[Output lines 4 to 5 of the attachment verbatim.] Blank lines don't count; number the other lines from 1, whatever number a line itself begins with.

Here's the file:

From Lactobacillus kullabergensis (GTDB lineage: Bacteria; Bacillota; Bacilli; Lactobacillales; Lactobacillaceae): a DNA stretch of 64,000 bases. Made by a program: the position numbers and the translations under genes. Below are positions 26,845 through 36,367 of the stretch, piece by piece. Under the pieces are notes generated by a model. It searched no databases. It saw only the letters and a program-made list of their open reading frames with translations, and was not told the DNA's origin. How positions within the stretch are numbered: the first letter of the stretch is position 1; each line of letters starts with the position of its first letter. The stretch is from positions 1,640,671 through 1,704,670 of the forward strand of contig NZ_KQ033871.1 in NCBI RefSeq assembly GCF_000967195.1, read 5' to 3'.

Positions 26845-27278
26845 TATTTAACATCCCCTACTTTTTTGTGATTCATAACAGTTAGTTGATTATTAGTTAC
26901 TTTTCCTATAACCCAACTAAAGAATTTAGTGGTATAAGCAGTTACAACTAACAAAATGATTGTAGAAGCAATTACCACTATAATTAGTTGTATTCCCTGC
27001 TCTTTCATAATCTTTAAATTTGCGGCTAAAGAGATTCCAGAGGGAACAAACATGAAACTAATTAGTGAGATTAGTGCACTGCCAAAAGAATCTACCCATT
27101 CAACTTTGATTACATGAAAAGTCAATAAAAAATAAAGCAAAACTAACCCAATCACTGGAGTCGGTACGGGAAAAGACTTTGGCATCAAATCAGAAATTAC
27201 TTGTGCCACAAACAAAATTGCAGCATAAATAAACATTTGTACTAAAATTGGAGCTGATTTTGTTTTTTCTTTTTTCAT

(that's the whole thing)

26901 TTTTCCTATAACCCAACTAAAGAATTTAGTGGTATAAGCAGTTACAACTAACAAAATGATTGTAGAAGCAATTACCACTATAATTAGTTGTATTCCCTGC
27001 TCTTTCATAATCTTTAAATTTGCGGCTAAAGAGATTCCAGAGGGAACAAACATGAAACTAATTAGTGAGATTAGTGCACTGCCAAAAGAATCTACCCATT